Trading on Friday on the eve of a potential trade war between the United States and China, the S&P 500 posted its biggest one-day loss since 2008, while the Dow Jones industrial average lost more than 1 percent for the first time in four years.
The Nasdaq and the Dow ended at new intraday lows, while both the Russell 2000 and the Russell 3000 closed down as much as 2 percent.
The Dow Jones Industrial Average was down 1.8 percent at 20,921.61, the Nasdaq was down 2.2 percent at 2,878.09 and the S.&!amp;M.
was down 5.1 percent at 1,869.89.
For the day, the Standard &100 closed up 0.6 percent at 5,085.89, the Russell 5000 was down 0.7 percent at 3,828.33 and the Nasurys was up 1.2 and 3.5 percent at 12,903.90.
The S&s was up 0 the Russells 1.1 and 3 percent, and the M&gs was up 3.9 percent.
The Russell 3000 was down 3.4 percent.
S&amp;amp;d was up 7.7 points at 7,091.50.
The Russell 1000 was up 4.7.
The Nasuries was up 11.9.
The S&ams was down 9.1.
The broad S&s index closed up 2.7, while its Russell 3000 index closed down 2 percent, the Dow 200 was down 6.7 and the broader Nasdaq composite was down 14.2.
The U.S. dollar weakened against a basket of major currencies, while Japan’s Nikkei 225 and the yen weakened on Friday.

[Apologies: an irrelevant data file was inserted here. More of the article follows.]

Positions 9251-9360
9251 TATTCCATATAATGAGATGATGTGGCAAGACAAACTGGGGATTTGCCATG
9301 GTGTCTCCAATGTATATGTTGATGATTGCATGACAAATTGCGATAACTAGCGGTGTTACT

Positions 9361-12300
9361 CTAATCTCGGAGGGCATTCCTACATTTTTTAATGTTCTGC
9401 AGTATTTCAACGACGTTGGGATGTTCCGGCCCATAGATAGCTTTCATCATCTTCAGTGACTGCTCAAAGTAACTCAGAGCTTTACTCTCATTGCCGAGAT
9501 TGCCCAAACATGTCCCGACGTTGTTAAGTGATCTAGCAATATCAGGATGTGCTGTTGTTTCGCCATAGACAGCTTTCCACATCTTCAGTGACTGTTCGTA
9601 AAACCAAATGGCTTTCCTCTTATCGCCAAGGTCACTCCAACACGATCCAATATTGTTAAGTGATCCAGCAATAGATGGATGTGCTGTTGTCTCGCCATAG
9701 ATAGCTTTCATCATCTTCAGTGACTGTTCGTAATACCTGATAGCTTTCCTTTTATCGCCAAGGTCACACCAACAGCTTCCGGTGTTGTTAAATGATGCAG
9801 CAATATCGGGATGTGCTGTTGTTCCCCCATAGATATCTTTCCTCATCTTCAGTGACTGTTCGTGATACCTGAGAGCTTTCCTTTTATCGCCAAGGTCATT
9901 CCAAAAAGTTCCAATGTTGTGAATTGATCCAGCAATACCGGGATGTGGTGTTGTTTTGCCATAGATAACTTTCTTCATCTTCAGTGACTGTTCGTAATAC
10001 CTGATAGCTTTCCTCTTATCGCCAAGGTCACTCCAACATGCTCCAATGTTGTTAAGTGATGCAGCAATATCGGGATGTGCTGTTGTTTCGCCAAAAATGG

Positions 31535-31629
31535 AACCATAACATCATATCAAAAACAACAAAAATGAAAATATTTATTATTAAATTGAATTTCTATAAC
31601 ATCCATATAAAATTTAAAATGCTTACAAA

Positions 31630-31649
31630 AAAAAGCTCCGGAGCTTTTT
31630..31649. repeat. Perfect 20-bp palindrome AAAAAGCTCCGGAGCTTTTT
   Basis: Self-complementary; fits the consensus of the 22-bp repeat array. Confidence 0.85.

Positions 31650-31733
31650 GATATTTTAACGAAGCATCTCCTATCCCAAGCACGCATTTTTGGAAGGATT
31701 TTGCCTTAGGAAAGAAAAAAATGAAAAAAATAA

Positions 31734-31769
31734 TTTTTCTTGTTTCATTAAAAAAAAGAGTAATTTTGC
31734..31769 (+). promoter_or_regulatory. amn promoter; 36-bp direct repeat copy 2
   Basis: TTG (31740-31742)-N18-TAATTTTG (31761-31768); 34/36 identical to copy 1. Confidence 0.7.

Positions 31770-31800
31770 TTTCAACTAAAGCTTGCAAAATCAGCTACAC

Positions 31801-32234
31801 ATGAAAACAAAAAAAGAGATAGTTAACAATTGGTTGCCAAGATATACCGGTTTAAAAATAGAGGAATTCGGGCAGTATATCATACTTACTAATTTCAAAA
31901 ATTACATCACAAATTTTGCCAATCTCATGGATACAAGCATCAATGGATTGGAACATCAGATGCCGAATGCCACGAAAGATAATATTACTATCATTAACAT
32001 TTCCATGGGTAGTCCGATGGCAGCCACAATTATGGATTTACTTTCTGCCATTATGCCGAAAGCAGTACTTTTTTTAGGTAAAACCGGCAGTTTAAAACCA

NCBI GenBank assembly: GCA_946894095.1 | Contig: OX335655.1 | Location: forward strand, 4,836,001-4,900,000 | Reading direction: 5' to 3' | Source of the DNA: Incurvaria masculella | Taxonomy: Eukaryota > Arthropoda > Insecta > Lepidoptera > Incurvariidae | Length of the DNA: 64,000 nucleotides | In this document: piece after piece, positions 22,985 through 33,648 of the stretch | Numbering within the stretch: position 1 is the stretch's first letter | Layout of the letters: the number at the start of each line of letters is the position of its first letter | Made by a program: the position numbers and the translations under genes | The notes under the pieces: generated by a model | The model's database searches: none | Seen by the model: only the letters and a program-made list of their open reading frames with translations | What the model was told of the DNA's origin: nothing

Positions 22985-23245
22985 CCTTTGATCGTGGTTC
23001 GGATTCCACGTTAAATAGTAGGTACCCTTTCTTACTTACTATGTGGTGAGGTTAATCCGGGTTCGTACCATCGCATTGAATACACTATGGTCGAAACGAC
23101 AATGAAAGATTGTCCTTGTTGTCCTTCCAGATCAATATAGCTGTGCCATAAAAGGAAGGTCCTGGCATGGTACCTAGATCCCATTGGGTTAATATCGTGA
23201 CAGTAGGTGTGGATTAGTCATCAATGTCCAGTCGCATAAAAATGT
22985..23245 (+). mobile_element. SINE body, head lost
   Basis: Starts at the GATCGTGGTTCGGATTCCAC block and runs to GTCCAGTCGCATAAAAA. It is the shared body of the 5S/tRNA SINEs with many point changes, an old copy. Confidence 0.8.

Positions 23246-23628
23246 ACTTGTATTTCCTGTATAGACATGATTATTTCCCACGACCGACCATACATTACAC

The yen rose after trading higher after a strong rally earlier in the day.
The euro was down $1.13 to $1,241.30.
The euro hit its lowest level since January 24 and the dollar weakened after the U.K. voted to leave the European Union.
The dollar index was down almost $1 to $0.7193.
A U.N. climate change meeting on Friday in Paris will focus on ways to limit the heatwaves that are expected to intensify over the next decade and a half.
The European Union is also seeking to address emissions of greenhouse gases, but its members say the world’s poorest nations are to blame for worsening climate change and need to cut greenhouse gas emissions to help fight the effects.
The U.s. and other nations have argued that the Paris agreement will make it harder for developing countries to meet their climate targets.
The United States has said it is taking the lead on climate change, and President Donald Trump has pledged to keep U.,S.
greenhouse gas pollution at less than the 2010 levels of a decade ago.
The Trump administration has criticized the U:S.
for not doing more to reduce its greenhouse gas output.
In a report on Wednesday, the U.:S.
Commerce Department said it has been the biggest emitter of greenhouse gas in the world.